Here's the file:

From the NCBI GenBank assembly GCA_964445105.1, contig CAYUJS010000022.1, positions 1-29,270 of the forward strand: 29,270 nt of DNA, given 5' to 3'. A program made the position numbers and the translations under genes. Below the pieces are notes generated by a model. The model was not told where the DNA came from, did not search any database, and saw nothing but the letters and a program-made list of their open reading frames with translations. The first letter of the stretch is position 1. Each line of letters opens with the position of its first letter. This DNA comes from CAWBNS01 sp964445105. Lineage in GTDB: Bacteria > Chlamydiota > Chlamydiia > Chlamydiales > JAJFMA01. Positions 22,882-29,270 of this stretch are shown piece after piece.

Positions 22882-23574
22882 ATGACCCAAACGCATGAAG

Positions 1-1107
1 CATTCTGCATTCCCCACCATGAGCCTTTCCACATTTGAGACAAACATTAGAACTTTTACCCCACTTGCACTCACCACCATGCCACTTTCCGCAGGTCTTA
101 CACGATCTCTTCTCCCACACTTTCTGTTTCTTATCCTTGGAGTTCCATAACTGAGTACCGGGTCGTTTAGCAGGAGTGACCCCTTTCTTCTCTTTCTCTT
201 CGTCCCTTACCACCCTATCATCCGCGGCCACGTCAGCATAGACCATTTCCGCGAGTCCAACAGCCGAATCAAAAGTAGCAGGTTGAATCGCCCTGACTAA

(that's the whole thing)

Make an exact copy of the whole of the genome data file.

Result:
From the NCBI GenBank assembly GCA_964445105.1, contig CAYUJS010000022.1, positions 1-29,270 of the forward strand: 29,270 nt of DNA, given 5' to 3'. A program made the position numbers and the translations under genes. Below the pieces are notes generated by a model. The model was not told where the DNA came from, did not search any database, and saw nothing but the letters and a program-made list of their open reading frames with translations. The first letter of the stretch is position 1. Each line of letters opens with the position of its first letter. This DNA comes from CAWBNS01 sp964445105. Lineage in GTDB: Bacteria > Chlamydiota > Chlamydiia > Chlamydiales > JAJFMA01. Positions 22,882-29,270 of this stretch are shown piece after piece.

Positions 22882-23574
22882 ATGACCCAAACGCATGAAG

Positions 1-1107
1 CATTCTGCATTCCCCACCATGAGCCTTTCCACATTTGAGACAAACATTAGAACTTTTACCCCACTTGCACTCACCACCATGCCACTTTCCGCAGGTCTTA
101 CACGATCTCTTCTCCCACACTTTCTGTTTCTTATCCTTGGAGTTCCATAACTGAGTACCGGGTCGTTTAGCAGGAGTGACCCCTTTCTTCTCTTTCTCTT
201 CGTCCCTTACCACCCTATCATCCGCGGCCACGTCAGCATAGACCATTTCCGCGAGTCCAACAGCCGAATCAAAAGTAGCAGGTTGAATCGCCCTGACTAA